The BW Review : “Before Watchmen : Rorschach” #3

Posted: December 18, 2012 in comics
Tags: , , , , ,

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First off, credit where it’s due — for the second time in three issues, artist Lee Bermejo has delivered one heck of a cool and inventive cover  (shown above — the variant, by Chip Kidd, pictured a paragraph or two down the road here, ain’t half-bad, either) for this series.

Unfortunately, all thought put into Before Watchmen : Rorschach #3 pretty much ends there, because once you open the book, it’s another ho-hum wanna-be-hard-boiled crime tale, with a pointless dose of unreconstituted fanfic of the most pathetically obvious sort thrown in (“what if Rorschach asked a girl on a date? Wouldn’t that be a fucking trip?”). As with Azzarello’s scripts for his decidedly lackluster Comedian mini-series, inspiration is completely absent from the proceedings and even the most basic workaday “noir”-type thriller would be decidedly preferable to the flat-out laziness on display here.

And when I say lazy, I do mean fucking lazy. The basic plot outline for this issue is almost a carbon-copy of the first —Rorschach gets set up for a nasty fall by the crime-boss villain of the book, Rawhead. Issue one showed the massive ass-whooping our friendly neighborhood vigilante nutcase took at the hands of Rawhead’s goons while this one leaves its inevitable arrival as a “cliffhanger,” but apart from that, the only difference between the main narrative thrusts in chapters one and three of this story is that here in three, the infamous New York City blackout of 1977 hits right as Rorschach is walking into the trap that’s been set for him. Oh, and as mentioned earlier, he asks Nancy the waitress out on a date.

In other words, Azzarello has thrown in a couple of cheap n’ handy gimmicks in the hope that you won’t notice that he’s got no new actual ideas on offer here — and while that sort of thing merely pisses me off when I’m reading his “work” over in Comedian, it’s almost tragic in this book because, even sleepwalking through his job as he is, it’s obvious that Azzarello has a solid handle on Rorschach’s character and understands both what makes him tick and how to write convincing narration and dialogue for him — two things he frankly struggles with when it comes to Eddie Blake. So “Azz” probably could, indeed, write a very good Rorschach story (as opposed to, say, a great one — we still need Alan Moore for that) — he’s just chosen not to.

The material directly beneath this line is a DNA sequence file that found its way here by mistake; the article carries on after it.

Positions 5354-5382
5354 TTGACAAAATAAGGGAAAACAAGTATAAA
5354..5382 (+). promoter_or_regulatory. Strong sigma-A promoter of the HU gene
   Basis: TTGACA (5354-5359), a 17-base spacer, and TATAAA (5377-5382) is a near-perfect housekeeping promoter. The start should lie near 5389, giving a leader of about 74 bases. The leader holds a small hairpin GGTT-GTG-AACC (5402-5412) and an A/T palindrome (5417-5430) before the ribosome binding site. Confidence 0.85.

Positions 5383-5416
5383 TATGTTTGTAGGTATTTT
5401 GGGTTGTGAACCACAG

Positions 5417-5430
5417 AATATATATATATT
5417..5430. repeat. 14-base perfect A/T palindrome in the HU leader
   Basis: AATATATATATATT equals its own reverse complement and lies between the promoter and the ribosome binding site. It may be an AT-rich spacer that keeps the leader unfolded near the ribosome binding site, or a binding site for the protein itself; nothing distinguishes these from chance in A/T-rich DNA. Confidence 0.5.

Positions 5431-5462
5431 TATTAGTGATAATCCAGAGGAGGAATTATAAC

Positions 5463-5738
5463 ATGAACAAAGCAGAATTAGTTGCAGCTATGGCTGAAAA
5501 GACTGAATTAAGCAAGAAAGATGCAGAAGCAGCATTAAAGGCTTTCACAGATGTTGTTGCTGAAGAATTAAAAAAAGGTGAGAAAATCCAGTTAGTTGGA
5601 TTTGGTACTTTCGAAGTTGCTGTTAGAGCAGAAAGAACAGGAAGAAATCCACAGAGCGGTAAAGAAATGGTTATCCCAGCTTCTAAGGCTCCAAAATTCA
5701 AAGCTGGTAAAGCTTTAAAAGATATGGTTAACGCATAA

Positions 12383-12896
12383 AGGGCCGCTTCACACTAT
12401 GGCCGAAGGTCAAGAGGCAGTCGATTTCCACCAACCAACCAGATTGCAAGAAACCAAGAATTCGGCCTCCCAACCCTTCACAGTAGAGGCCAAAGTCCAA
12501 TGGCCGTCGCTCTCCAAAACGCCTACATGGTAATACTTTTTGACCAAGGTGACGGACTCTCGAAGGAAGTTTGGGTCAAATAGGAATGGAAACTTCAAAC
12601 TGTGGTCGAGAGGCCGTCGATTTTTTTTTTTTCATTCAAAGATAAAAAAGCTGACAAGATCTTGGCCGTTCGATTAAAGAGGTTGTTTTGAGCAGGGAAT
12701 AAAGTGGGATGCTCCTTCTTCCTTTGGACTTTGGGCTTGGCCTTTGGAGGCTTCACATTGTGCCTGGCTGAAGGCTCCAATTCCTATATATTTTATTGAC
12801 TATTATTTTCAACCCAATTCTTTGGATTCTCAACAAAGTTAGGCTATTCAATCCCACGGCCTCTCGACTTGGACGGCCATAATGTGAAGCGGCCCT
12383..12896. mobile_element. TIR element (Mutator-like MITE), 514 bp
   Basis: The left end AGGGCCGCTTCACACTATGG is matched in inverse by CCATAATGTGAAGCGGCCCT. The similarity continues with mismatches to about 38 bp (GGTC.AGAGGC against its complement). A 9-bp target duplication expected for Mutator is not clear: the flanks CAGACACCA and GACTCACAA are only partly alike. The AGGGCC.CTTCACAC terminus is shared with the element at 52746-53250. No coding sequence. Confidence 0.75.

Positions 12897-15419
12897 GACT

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On the artistic side, Bermejo looks to be rushing things again. His illustration in the first ish was flat-out superb, and while it wasn’t enough make you forget Dave Gibbons by any stretch, it really captured the essence of 1970s Times Square sleaze. Since then, however, he looks to be pretty obviously drawing under deadline pressure, and his illustrations look rushed and sloppy.

This particular segment ends with the serial killer known as “The Bard,” who’s been lurking around  as a  background subplot  for no discernible reason up to now, being shoehorned into the story proper in what I’ve come to think of as  typical Azzarello fashion — namely, the most  obvious way possible. This series ends next month and you can pretty much tell how it’s all going to play out already. Try to contain your excitement, please.

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